The aristocratic Ňáris family came to Bohunice at very beginning of the 19th century. The family gave birth to a whole range of leaders born at the Bohunice manor house. Ignác Ňári was the Vice-governor of the Honta district and became baron on 9 December 1836. He had an only son, Anton Ňári (1803-1877). He also reached the provincial high rank – having server as the royal chamberlain (1837), royal judge (1845) and the warden of the Hungarian crown (1863). From 1872 he was member of House of Lords and dearer of the St Stephen Cross. All of Anton´s children were exceptionally successful, having thus made good reputation to Bohunice across Hungary. Virtually all of the children whom he had with his wife Jozefína Kubíniová were born there: Július Ongrej Ignác (5.2.1827-1907), notary of the Hungarian Parliament; Albert Eduard František (30.6.11828-1886), historian and editor, and an exceptional heraldist; Matilda Alžbeta Hermína (9.11.1829-1903) – having married Captain Emil Schulpe she lived in Bratislava and gave birth to a scientist, social reformer an humanist Juraj Schulpe; Adolf Ervín Alexander (23.3.1831-1871), Hussar Captain and Knight of the 2nd decree Iron Crown Order and imperial-royal chamberlain, and later an inspector of the Lutheran churches in the Gemer District; Eugen Gustáv Anton (29.2.1836-1914) who became known as Hungarian archaeologist and scientist who made a particular contribution to research in archaeology. Belo was a politician and member of Hungarian Parliament for the counties of Krupina and Šahy and an inspector of the Bohunice Lutheran church. He had twins who were born in Bohunice in 1871: Anton and Mária (she died a few days later). Belo Ňári later lived in the family manor in Kalinčiakovo, where he died in 1900.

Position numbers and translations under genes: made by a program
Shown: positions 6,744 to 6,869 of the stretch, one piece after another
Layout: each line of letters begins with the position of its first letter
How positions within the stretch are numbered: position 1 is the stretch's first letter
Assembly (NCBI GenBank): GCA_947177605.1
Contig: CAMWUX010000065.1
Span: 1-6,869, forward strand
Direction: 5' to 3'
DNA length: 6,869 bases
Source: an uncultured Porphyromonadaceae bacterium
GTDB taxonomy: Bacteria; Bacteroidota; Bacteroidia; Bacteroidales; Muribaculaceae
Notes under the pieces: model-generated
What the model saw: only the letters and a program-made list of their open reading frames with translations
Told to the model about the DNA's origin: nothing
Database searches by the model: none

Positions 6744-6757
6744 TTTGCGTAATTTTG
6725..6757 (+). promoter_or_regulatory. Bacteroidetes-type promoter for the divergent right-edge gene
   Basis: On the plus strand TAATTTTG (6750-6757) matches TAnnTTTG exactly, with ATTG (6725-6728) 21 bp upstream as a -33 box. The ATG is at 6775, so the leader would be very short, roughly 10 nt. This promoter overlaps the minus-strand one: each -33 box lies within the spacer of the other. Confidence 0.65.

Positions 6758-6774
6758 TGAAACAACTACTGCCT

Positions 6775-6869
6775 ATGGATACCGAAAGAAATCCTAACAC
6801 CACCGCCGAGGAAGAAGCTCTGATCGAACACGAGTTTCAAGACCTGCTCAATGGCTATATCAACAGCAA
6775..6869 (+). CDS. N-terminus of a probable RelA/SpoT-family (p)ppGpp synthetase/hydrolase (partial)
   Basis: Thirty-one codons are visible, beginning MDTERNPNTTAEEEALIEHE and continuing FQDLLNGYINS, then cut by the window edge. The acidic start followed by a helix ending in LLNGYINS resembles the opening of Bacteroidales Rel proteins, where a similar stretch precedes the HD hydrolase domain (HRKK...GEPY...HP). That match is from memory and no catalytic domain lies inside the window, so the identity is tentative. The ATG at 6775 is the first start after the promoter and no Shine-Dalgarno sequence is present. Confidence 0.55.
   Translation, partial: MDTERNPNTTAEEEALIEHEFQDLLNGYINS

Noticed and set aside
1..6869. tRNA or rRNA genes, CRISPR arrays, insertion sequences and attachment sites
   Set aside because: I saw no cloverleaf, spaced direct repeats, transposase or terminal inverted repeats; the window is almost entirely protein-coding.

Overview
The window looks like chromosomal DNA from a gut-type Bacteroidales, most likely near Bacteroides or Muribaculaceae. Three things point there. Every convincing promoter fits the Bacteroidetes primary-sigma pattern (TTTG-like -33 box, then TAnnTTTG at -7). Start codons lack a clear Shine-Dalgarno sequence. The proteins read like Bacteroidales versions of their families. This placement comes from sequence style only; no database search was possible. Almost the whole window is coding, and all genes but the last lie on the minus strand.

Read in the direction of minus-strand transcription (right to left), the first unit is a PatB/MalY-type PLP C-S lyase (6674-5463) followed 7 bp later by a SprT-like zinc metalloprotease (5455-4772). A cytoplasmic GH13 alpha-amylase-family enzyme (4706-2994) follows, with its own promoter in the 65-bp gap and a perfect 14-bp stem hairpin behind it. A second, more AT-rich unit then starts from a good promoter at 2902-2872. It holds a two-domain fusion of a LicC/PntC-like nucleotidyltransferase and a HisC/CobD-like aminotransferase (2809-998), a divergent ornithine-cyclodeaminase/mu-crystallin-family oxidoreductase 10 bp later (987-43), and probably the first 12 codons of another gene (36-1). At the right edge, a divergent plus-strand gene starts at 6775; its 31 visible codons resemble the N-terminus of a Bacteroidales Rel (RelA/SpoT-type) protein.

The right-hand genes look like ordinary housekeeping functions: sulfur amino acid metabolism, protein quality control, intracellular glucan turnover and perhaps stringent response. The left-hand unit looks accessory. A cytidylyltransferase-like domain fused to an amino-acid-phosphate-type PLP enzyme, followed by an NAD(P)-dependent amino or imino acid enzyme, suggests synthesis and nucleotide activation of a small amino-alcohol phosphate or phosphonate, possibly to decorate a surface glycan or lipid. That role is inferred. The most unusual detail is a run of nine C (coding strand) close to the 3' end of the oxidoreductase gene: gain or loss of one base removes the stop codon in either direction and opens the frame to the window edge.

The people of Bohunice joined those who sought happiness and better life abroad, particularly in the United States where they immigrated in late 19th and early 20th century. The lives of many of the Bohunice men ended on the battlefields of the Great War. The end and the outcome of World War I changed the map of Europe. The Czechoslovak Republic was among the new states that emerged from the ruins of the Habsburg Monarchy. According to the 1919 census, Bohunice had 104 houses and 445 inhabitants, 378 of whom identified themselves as Lutherans. The crash on the New York exchange on 24 October 1929 set off the economic crisis. Massive unemployment and social problems helped the rise of extreme right parties in Europe and eventually led to yet another war. On 29 September 1938 the representatives of Great Britain and France signed an agreement in Munich on the devolution of Czechoslovak borderlands to Germany, Poland and Hungary. Levice were transferred to the Hungarian administration. During World war II Bohunice was part of the county of Banská Štiavnica. The war inflicted major damages to the town, with the front stopping there for three months. The war also had a death toll in Bohunice. Three guerrilla fighters in the Slovak National Uprising perished in the concentration camps. In 1948, three years after war, the Communists took over to introduce a single party system that lasted until the Velvet Revolution of 1989. Collectivisation that followed the Soviet model brought an installation of a farmer cooperative in town. The Communist Party tried to impose atheism upon population. Churchgoers faced problems at work, in choosing universities and finding place in society. The population kept on declining annually. The forestry company left the town, the cooperative was integrated into Bátovce, the kindergarten and school closed down. The process resulted in the merger of Bohunice with Pukanec on 1 January 1976.
1898 brought a return of democratic principles in running the country. That was also reflected in municipal administration. 1993 saw an end to Czechoslovakia and an emergence of Slovakia. At the same time Bohunice separated from Pukanec and became an autonomous town. Darina Zaťková was the first mayor, followed by Vladimír Gábrš in 1997-2010, succeeded in 2010 by Vladimíra Rišková who continues to serve as the mayor until the time of writing this publication. In 1995 Bohunice joined the municipal association of the region of Tekov. In 2003 Viktor Karel became the owner of the former state forestry and the cooperative. Renovation of both manor houses began. The former headquarters of the cooperative were turned into a ranch Palomino.